Non-melanoma skin cancers commonly contain Human Papillomavirus (HPV), but the types found have varied depending on the polymerase chain reaction (PCR) primer systems used. Whole genome amplified DNA (not amplified by any specific PCR primers) from 91 skin lesions [41 squamous cell skin carcinomas (SCCs), 8 keratoacanthomas, 22 actinic keratoses, 3 basal cell carcinomas and 17 SCCsin situ] were sequenced. All samples were sequenced both at 160 Mb and 1.8 Gb sequencing depth per sample. The sequences from 10 different HPVs in 47/91 specimens were found. Sequences represented four established HPV types (HPV types 16, 22, 120, 124), two previously known putative types (present in GenBank) and four previously unknown HPV sequences (new putative types). The most commonly detected virus was cloned, sequenced and designated as HPV197. Type-specific real-time PCR detected HPV197 in 34/91 specimens. For comparison, a pool of the same samples after general primer PCR amplification was also sequenced. This revealed 40 different HPVs, but only two HPV types were detected both with sequencing without prior PCR and with sequencing PCR amplicons, suggesting that sequencing without prior PCR gives a more unbiased representation of the HPVs present. In summary, it was found that HPV can be sequenced from most skin disease specimens and HPV197 appeared to be the most commonly present virus.What's new?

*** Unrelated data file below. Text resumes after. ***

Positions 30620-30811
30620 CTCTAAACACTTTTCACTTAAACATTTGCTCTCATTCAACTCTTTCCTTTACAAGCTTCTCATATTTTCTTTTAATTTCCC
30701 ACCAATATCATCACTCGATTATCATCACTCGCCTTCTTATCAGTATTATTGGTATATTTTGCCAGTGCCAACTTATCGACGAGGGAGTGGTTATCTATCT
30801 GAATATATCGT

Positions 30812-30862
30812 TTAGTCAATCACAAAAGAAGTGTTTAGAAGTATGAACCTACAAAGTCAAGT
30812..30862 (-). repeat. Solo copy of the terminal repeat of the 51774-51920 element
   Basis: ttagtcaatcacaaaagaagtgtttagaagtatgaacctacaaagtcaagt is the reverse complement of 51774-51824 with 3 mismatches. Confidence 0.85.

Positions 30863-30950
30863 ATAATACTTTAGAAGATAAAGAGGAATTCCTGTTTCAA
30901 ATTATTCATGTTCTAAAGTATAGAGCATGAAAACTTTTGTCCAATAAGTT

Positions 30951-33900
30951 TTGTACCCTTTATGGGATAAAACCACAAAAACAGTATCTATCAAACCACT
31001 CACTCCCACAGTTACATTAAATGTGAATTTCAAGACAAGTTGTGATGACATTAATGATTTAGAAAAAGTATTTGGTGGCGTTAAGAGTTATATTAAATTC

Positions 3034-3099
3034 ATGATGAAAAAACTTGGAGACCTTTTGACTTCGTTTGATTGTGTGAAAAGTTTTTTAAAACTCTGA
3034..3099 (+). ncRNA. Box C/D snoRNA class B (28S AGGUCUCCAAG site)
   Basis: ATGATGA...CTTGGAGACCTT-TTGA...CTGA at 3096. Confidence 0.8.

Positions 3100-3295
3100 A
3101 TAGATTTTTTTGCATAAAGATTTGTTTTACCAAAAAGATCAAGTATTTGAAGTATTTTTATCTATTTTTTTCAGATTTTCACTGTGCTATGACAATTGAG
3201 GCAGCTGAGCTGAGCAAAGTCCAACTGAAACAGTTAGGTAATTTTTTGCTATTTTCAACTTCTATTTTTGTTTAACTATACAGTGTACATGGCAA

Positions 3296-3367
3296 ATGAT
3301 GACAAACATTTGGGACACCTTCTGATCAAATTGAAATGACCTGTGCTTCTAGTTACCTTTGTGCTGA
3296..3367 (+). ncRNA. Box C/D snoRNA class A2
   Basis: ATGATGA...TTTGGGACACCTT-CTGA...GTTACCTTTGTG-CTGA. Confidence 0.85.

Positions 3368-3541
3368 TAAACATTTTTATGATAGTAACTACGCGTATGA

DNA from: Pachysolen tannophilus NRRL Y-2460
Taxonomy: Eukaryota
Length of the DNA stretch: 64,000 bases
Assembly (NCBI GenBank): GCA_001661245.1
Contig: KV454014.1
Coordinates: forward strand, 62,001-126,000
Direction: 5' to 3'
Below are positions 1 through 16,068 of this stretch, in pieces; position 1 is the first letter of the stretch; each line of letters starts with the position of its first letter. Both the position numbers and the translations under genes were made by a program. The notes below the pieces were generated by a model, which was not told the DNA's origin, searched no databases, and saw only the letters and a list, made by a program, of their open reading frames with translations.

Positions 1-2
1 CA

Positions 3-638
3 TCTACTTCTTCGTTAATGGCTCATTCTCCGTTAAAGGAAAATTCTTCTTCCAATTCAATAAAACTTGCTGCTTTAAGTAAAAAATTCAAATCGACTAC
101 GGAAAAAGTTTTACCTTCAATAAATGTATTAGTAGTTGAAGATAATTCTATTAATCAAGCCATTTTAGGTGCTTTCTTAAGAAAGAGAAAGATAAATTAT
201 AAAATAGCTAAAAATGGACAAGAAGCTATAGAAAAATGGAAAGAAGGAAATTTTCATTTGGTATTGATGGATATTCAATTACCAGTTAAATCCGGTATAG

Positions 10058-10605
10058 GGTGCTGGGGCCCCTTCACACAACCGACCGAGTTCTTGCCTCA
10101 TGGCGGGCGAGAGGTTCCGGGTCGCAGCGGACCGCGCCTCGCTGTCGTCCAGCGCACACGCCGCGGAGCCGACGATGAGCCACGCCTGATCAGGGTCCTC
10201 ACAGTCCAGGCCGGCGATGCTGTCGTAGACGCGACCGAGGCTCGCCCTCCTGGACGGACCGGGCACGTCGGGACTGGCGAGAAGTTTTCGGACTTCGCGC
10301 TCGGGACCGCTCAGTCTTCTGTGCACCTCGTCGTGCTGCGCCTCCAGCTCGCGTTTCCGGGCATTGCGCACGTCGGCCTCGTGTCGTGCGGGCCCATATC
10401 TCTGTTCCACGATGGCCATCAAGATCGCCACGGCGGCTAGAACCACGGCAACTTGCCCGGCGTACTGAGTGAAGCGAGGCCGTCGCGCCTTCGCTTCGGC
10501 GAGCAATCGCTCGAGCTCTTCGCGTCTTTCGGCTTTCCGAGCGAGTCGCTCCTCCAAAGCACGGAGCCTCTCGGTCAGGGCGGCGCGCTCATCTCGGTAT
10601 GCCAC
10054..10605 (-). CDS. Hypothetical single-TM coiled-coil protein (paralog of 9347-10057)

Some skin cancers such as squamous cell carcinomas occur more often in immune compromised individuals, pointing to an infectious agent as cause. In an unbiased approach the authors used next-generation sequencing to examine 91 non-melanoma skin cancer lesions. Most skin lesions contained Human Papilloma Virus (HPV). The authors cloned and sequenced a new type, HPV type 197, present in 34 of the 91 skin lesions. HPV197 has only 75% similarity with the most closely related known HPV (HPV178), suggesting a possible new agent involved in the carcinogenesis of non-melanoma skin lesions.